Ron Rumble | 21 April 2017


There is much force in Tim Robertson's piece; his reference to Piketty is welcome to me because I think there is too great a failure to bring into public focus that analysis and its consequences. The ALP deserves criticism because it has shown little evidence of having absorbed the lessons of the failure of neo-liberalism let alone propagated the policy lines that may be necessary to adjust economic and social governance settings in response to those lessons. However Robertson's line of reasoning, and the comments it generated here seem to me to attempt to much to demonise the ALP for not coming up with leadership into policy areas that are extremely problematic especially in an Australia dominated still by institutional settings that regard departures for neo-liberal precepts as heretical and deserving of ferocious counter-attack. So frequently, discussions of this kind seem to descend into argumentation about conflicting ideology or heresies and heretics. Nor is the solution to be found in the arrival of a charismatic policy iconoclast who will sweep public opinion into support for the relatively radical redistributive policies that seem necessary. I would like to see much more public discussion, free of partisan venom about the consequences of the economic and social settings that have emerged form the neo-liberal ascendancy; part of that discussion might be an acceptance that the most practical way of redressing problems that have emerged will be a progressive consolidation of almost discrete sets of measures directed to particular and pressing defects and injustices in the system that has emerged. Neo-liberal Rome was not built in a day, nor will it be unbuilt in a day by populism or charismatic dialectic; I would hope that the interests that the ALP was created to serve will elect to patiently deconstruct and rebuild, stone by stone, and find a way to win community acceptance e for the necessity to do so.
NamePaul Munro | 21 April 2017


There are various sources of tension among the people of the world. - that Great Human Body/Race; - that hinder harmony and progress; notably,1, the privileged against the under-privileged, and 2, the needs/demands of the individuals against those of groups or communities. These are all exemplified in the human body which is made up of trillions of cells, each with a life and function of its own. Most of them are not even human, but independent bacteria living in our intestines, and essential for our digestion and nourishment. All have found a way to harmonise and so thrive, but we humans with our vaunted intelligence and good-will cannot find similar success. Until we accept it as an ideal and work towards it, we will forever flounder and fail. It is complicated, because we band together in communities, some of which become 'privileged', and others 'under-privileged.' And so it rolls on. But it can and should, and MUST find a way to harmonise.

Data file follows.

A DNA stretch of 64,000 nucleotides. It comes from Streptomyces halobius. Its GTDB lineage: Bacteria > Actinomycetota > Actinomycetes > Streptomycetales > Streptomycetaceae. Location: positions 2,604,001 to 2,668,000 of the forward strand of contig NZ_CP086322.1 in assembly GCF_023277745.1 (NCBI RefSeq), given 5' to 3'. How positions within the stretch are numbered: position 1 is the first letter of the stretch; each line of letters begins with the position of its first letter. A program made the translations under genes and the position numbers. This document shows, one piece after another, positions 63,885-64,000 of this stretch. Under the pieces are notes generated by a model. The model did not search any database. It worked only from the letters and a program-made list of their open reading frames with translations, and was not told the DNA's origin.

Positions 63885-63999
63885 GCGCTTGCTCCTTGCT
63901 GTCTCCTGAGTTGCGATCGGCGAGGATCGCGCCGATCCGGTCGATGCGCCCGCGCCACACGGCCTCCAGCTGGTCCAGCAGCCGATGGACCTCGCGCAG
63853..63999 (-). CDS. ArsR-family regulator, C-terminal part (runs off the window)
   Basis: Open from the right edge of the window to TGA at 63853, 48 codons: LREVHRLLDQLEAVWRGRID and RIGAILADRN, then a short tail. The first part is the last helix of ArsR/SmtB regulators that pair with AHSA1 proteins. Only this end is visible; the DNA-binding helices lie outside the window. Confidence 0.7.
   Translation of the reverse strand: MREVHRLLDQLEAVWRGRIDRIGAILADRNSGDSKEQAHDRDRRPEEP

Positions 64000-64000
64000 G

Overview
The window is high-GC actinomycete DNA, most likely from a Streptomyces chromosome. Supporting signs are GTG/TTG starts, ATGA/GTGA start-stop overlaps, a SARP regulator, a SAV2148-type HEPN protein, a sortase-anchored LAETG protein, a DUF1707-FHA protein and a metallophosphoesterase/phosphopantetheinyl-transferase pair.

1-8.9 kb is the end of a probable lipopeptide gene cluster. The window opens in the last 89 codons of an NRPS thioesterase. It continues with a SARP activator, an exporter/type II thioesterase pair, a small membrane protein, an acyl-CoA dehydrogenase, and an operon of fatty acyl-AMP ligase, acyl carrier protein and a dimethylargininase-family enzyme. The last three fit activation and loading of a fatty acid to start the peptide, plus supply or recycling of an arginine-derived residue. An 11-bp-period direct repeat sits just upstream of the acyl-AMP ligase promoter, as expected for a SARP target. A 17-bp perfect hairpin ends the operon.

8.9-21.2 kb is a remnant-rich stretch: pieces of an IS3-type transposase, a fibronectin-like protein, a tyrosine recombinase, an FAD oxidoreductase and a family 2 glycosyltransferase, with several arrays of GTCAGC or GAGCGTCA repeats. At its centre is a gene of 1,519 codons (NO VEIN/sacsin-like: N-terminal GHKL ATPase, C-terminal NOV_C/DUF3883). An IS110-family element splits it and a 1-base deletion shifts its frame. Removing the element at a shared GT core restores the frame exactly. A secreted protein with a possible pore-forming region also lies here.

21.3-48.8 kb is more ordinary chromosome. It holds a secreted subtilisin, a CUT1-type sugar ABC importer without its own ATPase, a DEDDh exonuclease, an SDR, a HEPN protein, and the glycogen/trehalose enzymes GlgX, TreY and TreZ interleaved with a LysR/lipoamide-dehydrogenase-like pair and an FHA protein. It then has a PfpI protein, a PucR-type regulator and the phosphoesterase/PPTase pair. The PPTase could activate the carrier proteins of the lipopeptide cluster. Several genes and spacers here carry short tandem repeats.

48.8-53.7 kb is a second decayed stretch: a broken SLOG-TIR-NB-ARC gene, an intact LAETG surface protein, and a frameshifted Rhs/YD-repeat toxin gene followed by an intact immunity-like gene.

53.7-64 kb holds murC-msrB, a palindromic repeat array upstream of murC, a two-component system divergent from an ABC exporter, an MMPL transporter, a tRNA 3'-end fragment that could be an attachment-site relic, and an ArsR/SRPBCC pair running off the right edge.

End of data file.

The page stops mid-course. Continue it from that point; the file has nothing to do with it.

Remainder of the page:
Robert Liddy | 21 April 2017


don't object too strongly, lee. the heading isn't meant to be taken literally. in fact, i wanted it to sound deliberately ambiguous... it's a play on milton friedman's 'we are all keynesians now' line.
Tim Robertson | 21 April 2017


Socialism has comprehensively failed. Paul Samuelson, Robert Heilbroner, J.K. Galbraith all admitted as much, way after they had seducing everyone into adamantly holding on to the opposite. We don't need another lefty to sing us hosannahs to a vague, big-government future.
HH | 21 April 2017


So powerfully analytical, I've gone 360. Don't you think, while there are political parties and parliaments, nothing will change?.
Cam BEAR | 22 April 2017


What solutions do you propose or envisage Tim?
Maureen keady | 23 April 2017